Significance of prolonged QTc in acute exacerbations of COPD requiring hospitalization
Received 20 November 2017
Accepted for publication 17 March 2018
Published 14 June 2018 Volume 2018:13 Pages 1937—1947
Checked for plagiarism Yes
Review by Single-blind
Peer reviewer comments 2
Editor who approved publication: Dr Richard Russell
Oliver Van Oekelen,1,* Kristina Vermeersch,1,2,* Stephanie Everaerts,1,2 Bert Vandenberk,3,4 Rik Willems,3,4 Wim Janssens1,2
1Department of Respiratory Diseases, University Hospitals Leuven, Leuven, Belgium; 2Department of Chronic Diseases, Metabolism and Ageing, Laboratory of Respiratory Diseases, KU Leuven, Leuven, Belgium; 3Department of Cardiology, University Hospitals Leuven, Leuven, Belgium; 4Department of Cardiovascular Sciences, KU Leuven, Leuven, Belgium
*These authors contributed equally to this work
Background: A prolonged QT interval is associated with increased risk of Torsade de Pointes and cardiovascular death. The prevalence and clinical relevance of QT prolongation in acute exacerbations of COPD (AECOPD), with high risk for cardiac morbidity and mortality, is currently unclear.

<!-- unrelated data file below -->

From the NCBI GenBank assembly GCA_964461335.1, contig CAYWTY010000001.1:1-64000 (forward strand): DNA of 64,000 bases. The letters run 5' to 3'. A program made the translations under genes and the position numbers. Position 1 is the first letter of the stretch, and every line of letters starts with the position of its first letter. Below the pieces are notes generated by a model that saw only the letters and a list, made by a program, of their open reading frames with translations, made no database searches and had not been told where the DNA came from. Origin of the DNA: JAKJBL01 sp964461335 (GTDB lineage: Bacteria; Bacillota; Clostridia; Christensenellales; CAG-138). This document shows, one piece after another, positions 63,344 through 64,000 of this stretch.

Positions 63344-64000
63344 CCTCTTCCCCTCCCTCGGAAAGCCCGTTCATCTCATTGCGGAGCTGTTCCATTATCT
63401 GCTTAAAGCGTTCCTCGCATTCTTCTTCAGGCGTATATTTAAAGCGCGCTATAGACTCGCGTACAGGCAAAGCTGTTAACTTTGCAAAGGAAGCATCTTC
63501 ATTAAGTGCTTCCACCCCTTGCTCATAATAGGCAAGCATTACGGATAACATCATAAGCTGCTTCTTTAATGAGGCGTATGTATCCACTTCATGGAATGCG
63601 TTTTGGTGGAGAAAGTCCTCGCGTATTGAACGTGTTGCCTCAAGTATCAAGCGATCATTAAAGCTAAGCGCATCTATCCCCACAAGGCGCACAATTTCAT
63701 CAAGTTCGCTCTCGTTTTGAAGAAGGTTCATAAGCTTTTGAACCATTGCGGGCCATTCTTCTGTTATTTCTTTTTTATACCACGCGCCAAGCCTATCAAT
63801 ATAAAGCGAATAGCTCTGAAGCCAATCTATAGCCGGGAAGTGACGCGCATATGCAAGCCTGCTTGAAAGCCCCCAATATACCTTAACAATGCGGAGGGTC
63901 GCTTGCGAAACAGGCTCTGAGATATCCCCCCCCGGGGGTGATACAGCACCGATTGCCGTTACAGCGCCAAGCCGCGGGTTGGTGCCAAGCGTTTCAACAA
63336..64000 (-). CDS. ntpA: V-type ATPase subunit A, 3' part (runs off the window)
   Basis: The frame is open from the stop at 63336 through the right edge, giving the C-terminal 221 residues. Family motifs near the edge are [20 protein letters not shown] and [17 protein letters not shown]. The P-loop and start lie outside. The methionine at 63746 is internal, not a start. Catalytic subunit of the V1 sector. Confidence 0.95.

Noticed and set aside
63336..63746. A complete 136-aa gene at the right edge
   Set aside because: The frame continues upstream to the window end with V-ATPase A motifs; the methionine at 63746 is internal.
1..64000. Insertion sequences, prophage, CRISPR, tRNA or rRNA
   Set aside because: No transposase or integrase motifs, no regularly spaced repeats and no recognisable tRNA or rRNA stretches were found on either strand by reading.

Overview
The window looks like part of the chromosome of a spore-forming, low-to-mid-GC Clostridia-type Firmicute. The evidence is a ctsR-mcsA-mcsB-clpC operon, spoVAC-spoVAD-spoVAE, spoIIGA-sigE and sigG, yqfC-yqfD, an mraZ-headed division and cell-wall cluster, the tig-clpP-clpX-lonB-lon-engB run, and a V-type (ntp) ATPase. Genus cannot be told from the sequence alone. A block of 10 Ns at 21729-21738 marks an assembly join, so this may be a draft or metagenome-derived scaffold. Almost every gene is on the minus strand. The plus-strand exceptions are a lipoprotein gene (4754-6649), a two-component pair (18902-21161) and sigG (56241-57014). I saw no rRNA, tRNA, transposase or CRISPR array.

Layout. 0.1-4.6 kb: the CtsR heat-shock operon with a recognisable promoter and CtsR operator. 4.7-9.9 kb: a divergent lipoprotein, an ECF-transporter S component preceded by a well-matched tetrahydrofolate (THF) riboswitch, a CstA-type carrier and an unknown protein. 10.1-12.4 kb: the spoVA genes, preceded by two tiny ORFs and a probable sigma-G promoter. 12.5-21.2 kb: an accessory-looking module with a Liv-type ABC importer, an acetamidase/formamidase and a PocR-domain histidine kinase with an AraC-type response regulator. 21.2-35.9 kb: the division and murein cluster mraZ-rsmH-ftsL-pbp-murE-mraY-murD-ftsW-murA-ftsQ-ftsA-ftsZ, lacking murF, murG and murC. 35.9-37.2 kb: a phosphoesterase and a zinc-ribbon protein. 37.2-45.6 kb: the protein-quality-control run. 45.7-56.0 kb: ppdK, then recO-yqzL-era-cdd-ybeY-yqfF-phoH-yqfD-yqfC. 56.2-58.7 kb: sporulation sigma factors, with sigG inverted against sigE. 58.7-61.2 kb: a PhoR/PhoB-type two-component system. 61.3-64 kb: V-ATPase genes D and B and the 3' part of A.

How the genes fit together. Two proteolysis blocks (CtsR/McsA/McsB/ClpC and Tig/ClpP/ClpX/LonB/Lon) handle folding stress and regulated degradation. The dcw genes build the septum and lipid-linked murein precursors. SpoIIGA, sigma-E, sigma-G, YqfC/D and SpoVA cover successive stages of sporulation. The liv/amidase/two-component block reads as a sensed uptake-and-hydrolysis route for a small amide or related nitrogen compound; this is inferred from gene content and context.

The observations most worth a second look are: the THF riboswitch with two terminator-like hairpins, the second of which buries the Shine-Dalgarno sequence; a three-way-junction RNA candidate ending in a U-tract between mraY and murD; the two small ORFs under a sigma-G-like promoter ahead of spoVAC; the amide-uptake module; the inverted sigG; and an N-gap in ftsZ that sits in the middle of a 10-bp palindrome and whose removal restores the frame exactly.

Methods: A dual cross-sectional study strategy was therefore designed. A retrospective study evaluated 140 patients with an AECOPD requiring hospitalization, half of which had prolonged QTc on the admission ECG. Univariate and multivariate analyses were conducted to determine associated factors; Kaplan–Meier and Cox regression analyses to assess prognostic significance. A prospective study evaluated 180 pulmonary patients with acute respiratory problems requiring hospitalization, to determine whether a prolonged QTc at admission represents an AECOPD-specific finding and to investigate the change in QTc-duration during hospitalization.
Results: Retrospectively, hypokalemia, cardiac troponin T and conductance abnormalities on ECG were significantly and independently associated with QTc prolongation. A prolonged QTc was associated with increased all-cause mortality (HR 2.698 (95% CI 1.032–7.055), p=0.043), however, this association was no longer significant when corrected for age, FEV1 and cardiac troponin T. Prospectively, QTc prolongation was observed in 1/3 of the patients diagnosed with either an AECOPD, lung cancer, pulmonary infection or miscellaneous acute pulmonary disease, and was not more prevalent in AECOPD. The QTc-duration decreased significantly during hospitalization in patients with and without COPD.
Conclusion: A prolonged QTc is a marker of underlying cardiovascular disease during an AECOPD. It is not COPD-specific, but a common finding during the acute phase of a pulmonary disease requiring urgent hospital admission.
Keywords: COPD, acute exacerbation, cardiovascular morbidity, prolonged QT interval, ECG, Bazett
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